Personal finance: Understanding your credit score
If you have been in the market for a car or home loan lately, odds are somebody ran a report “to see how good or bad your score is,” said Alicia Adamczyk in Lifehacker.com. Although credit scores as we know them have been around for less than 30 years, their importance has grown immensely, determining whether you can rent a home, land a job, or even get an upgrade from your smartphone carrier. Two scoring models dominate today’s market: FICO and VantageScore. Both assign you a number between 300 and 850, with 750 and higher typically qualifying you for the most coveted lending rates. Three credit agencies—Equifax, Experian, and Transunion—gather “different information on you at different times” to create the scores, and lenders typically “decide which score they want to use,” though nearly 90 percent go with FICO. There are different models for different kinds of loans, which is why the score “Lender A receives for your mortgage application may be different from the score Lender B receives for an auto loan.” Whatever your current credit score, “you might not keep it long,” said Liz Weston in the Los Angeles Times. The figures “fluctuate all the time,” based on the changing information in a person’s credit file.
The fact that there are so many credit formulas is the main reason there’s so much confusion about how to improve a mediocre score, said Miriam Cross in Kiplinger.com. Both FICO and VantageScore “prize on-time payments above any other factor.” Don’t worry too much if you are just a few days late: “Lenders typically don’t report a late payment to the credit bureaus until it’s more than 30 days overdue.” If you do pay that late, it “won’t haunt you forever” if you consistently pay bills on time afterward. Consideration is also given to what you owe on your cards in proportion to each card’s credit limit, as well as your overall credit card debt. “The age of your oldest account and the average age of all your accounts” are also factored in.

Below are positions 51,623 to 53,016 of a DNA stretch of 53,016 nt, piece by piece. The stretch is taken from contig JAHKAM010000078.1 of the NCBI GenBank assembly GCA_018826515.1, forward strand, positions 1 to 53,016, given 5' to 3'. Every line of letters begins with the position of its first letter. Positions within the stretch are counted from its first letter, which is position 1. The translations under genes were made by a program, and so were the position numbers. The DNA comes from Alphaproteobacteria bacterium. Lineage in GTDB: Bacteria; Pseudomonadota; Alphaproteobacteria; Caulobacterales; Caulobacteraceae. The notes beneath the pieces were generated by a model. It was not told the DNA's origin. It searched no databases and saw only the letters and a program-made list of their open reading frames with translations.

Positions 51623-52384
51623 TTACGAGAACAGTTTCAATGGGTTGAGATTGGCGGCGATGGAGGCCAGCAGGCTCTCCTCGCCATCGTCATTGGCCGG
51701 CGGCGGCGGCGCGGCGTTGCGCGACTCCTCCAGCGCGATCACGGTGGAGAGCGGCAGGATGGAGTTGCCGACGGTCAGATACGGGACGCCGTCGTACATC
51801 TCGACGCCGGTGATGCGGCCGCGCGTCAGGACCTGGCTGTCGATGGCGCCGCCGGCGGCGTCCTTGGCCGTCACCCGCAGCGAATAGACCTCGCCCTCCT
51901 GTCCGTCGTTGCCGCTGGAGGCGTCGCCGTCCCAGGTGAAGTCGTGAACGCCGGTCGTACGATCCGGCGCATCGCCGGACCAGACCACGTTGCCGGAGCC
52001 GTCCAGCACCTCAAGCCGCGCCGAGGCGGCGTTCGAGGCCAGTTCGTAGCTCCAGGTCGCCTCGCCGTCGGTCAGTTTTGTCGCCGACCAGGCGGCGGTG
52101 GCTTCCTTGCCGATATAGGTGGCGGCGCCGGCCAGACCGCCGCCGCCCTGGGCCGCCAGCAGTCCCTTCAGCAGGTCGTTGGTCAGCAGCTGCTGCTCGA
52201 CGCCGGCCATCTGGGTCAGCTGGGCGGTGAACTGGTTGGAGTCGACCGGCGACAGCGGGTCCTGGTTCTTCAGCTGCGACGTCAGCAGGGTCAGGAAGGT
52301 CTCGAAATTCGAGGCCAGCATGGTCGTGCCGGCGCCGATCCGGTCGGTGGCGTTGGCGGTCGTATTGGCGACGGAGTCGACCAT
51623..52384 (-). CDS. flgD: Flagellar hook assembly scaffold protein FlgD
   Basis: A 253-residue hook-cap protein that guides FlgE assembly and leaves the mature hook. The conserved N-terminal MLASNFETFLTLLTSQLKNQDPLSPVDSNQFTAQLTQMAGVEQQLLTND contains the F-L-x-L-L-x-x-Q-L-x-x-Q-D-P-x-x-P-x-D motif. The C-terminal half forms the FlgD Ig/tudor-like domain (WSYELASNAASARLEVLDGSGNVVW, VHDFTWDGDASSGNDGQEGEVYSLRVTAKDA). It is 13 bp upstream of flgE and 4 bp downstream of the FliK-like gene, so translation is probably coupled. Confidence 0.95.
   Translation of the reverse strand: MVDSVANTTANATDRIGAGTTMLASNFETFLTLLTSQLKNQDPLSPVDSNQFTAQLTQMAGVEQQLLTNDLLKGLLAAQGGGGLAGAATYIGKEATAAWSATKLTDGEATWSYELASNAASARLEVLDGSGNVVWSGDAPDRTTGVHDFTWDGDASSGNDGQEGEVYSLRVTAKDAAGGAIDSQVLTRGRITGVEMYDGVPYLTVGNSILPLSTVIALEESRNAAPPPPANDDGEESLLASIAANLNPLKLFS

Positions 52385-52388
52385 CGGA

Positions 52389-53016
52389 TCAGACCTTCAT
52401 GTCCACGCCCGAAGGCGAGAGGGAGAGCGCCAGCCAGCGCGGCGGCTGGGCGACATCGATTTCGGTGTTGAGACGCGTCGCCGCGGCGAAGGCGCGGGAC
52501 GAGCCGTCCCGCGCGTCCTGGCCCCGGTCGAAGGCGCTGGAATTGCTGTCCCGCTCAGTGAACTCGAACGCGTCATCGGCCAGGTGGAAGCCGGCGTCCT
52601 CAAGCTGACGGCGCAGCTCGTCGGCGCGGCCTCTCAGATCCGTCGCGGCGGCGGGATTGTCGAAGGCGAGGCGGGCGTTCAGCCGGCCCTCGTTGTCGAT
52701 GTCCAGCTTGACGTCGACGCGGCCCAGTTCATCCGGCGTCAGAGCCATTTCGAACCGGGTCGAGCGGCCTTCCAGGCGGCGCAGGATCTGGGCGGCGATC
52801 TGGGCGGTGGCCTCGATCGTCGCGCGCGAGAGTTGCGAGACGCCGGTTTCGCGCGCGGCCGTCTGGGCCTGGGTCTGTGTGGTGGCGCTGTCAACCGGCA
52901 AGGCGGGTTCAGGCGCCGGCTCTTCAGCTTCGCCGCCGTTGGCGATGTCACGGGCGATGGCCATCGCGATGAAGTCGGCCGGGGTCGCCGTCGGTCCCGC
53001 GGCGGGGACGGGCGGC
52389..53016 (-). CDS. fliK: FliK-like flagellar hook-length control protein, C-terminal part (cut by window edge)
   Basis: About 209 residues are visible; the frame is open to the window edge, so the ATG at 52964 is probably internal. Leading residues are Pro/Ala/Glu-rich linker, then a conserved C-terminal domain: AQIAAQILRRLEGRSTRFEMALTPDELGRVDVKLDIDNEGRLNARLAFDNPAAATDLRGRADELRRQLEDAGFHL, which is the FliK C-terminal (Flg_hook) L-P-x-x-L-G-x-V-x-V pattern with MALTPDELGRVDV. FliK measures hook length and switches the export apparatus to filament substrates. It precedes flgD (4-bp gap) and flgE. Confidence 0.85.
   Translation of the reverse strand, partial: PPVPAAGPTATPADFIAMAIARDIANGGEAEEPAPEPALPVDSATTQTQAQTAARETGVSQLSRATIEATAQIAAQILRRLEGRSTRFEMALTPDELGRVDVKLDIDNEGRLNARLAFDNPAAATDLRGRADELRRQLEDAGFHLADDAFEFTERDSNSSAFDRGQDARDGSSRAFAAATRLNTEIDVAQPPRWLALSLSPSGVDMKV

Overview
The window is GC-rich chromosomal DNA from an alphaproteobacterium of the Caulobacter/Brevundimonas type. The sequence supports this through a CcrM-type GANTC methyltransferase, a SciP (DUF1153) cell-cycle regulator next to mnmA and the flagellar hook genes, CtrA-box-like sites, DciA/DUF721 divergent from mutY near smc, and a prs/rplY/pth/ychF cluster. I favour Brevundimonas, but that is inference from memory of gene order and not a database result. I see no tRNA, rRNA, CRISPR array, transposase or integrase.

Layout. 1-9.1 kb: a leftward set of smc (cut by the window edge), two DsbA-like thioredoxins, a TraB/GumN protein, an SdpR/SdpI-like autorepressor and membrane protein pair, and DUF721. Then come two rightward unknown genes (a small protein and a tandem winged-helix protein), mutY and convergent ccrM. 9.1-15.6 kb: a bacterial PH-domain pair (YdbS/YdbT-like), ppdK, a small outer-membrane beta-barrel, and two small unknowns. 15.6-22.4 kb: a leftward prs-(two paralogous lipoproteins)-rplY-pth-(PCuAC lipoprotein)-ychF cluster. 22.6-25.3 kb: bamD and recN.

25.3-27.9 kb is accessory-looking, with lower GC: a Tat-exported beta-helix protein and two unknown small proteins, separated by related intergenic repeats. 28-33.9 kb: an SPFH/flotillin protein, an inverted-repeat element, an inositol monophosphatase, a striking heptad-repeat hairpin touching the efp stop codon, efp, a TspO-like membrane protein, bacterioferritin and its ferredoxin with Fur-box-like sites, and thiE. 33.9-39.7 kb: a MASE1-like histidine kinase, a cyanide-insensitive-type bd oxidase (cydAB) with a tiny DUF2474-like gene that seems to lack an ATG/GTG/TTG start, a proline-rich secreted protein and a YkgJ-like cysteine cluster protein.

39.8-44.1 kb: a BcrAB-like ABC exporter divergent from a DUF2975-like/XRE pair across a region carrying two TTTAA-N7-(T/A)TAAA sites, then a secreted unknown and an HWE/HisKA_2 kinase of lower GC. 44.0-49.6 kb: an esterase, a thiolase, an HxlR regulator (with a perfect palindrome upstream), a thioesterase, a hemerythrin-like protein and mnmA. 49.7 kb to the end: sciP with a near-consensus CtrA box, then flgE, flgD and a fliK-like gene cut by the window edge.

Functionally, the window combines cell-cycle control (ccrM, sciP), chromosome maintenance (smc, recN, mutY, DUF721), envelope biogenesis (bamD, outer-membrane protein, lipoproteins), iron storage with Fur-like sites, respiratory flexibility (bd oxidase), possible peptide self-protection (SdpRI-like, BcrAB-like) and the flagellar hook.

“If you’re reading all of this and feeling nervous about your own credit score, take a deep breath,” said Anna Johansson in NBCNews.com. With some patience, you can “revise and improve it.” First, determine your score’s “weak point.” Is it high credit card debt or perhaps a few missed payments? Almost everything “can be corrected with better habits in the future.” Avoid applying for new cards or taking on new debt for now. New applications “tank your score even harder,” by reducing the average age of your credit history. Set a budget and methodically pay all your bills on time, and do whatever it takes to shrink your debts. Consider cutting expenses, looking for extra income, and trying to negotiate with your credit card company for a lower interest rate. “Once your debt totals start decreasing, you’ll feel happier and more optimistic.” ■